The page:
From There… To Here

The social history of Wester Hailes

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Last month we reported that Wester Hailes Community Council had taken the lead in re-opening negotiations with AWG, the owners of Westside Plaza, to make more space available to improve the proposed pedestrian link between the new Healthy Living Centre and the Plaza. Now it looks like this has paid off big time.

The Community Council had written to AWG to raise the issue and ask the company to consider allowing more of the Plaza car park to be set aside in order to accommodate an extended link which would be safer and more user friendly for those accessing the Healthy Living Centre on foot from the main shopping area. There was a quick and positive response from AWG and a meeting was held between representatives of the company and the Community Council to take the matter forward. As a result of this, we understand, AWG are now prepared to grant permission for a larger area of the car park to be utilised although the exact details are still to be worked out.

Not only that, as a direct result of a public meeting requested by the Community Council, it also looks like the extra funding needed to construct this extension could be about to be put in place by the City Council. Responding to a request from the Community Council, a joint meeting of the two local Neighbourhood Partnerships was held recently and it was clear from the debate which took place that people felt the existing plan was inadequate to meet the needs of the community. The City Council has taken the strength of local feeling on board and the matter will be discussed by its Finance and Resources Committee on July 31st with a view to agreeing how this additional work can be financed.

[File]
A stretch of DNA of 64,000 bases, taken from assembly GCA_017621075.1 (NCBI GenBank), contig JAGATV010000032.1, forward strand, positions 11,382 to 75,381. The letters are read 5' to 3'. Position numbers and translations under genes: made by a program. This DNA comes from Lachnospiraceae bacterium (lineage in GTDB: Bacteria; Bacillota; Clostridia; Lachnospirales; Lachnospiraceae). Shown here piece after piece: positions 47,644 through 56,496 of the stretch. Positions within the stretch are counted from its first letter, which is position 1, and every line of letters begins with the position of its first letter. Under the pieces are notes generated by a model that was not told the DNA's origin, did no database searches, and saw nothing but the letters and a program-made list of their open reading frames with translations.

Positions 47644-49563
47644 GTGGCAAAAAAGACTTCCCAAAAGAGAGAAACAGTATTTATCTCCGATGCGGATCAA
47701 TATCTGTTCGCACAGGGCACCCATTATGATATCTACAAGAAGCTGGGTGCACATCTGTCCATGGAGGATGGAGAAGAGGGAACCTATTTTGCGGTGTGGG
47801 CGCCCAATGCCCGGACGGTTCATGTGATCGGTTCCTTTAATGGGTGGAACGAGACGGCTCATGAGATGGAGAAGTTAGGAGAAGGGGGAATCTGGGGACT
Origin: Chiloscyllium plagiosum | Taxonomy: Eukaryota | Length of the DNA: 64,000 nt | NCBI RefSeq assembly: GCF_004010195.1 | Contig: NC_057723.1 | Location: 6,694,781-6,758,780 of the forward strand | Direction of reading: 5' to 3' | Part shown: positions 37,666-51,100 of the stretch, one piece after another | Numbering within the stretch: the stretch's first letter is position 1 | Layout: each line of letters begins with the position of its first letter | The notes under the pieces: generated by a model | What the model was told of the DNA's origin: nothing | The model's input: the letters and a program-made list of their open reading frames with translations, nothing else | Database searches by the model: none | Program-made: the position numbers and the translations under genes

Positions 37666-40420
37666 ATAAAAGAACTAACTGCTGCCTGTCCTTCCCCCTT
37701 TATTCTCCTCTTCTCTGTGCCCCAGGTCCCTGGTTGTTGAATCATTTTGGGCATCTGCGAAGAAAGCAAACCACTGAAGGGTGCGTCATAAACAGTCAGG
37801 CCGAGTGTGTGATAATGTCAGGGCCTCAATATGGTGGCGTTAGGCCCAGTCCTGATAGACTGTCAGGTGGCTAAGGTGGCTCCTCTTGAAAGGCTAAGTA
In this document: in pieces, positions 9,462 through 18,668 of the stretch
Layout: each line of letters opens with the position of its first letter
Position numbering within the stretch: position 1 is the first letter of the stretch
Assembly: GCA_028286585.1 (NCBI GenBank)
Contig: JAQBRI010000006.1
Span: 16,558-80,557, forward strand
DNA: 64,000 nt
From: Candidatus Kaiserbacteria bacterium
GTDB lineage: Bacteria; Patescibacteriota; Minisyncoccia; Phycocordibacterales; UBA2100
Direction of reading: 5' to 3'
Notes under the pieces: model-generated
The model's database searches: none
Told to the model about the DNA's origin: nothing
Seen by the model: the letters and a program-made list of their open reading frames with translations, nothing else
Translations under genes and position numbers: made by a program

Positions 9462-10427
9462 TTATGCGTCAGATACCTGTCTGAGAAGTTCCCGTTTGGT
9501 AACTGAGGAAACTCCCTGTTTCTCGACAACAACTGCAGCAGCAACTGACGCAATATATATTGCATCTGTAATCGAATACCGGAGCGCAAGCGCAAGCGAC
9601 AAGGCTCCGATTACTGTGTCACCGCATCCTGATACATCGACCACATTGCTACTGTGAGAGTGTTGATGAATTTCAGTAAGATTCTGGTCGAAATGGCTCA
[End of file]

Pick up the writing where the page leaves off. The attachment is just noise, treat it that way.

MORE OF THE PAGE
Hopefully the next time we report on this it will be to say that the extended and the improved link is definitely going ahead. But, whatever the outcome, the Community Council has demonstrated over the last couple of months just how influential a committed local group can be when it comes to having a positive impact on big issues affecting the community.



Back in 1996 the Olympics were held in Barcelona. In the run up to those Games, Stewart McRobert, the Sentinel’s sports reporter at the time, wrote a piece giving his trenchant views on what the Olympics were all about. Characterising it as “that modern substitute for international warfare”, he highlighted money as the key difference between the 1990s and earlier days. In particular, the big money to be made by the top competitors – that, and “the chance to be a team captain on A Question of Sport”.